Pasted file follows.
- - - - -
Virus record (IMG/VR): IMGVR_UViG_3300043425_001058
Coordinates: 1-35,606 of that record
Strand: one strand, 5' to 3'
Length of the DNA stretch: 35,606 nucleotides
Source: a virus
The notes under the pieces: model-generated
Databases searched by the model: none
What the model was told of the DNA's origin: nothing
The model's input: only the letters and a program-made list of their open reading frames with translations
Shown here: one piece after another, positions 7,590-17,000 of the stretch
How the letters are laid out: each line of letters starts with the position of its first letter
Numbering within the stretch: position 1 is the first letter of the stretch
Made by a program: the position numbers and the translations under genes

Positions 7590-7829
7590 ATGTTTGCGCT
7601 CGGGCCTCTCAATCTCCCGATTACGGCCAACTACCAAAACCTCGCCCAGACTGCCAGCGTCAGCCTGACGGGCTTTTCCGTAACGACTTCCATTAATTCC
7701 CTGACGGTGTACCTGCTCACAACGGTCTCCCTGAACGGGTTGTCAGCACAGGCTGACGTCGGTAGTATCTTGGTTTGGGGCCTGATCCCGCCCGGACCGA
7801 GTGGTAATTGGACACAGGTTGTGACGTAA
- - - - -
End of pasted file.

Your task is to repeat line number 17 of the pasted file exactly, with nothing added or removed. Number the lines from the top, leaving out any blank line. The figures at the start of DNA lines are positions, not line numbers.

7701 CTGACGGTGTACCTGCTCACAACGGTCTCCCTGAACGGGTTGTCAGCACAGGCTGACGTCGGTAGTATCTTGGTTTGGGGCCTGATCCCGCCCGGACCGA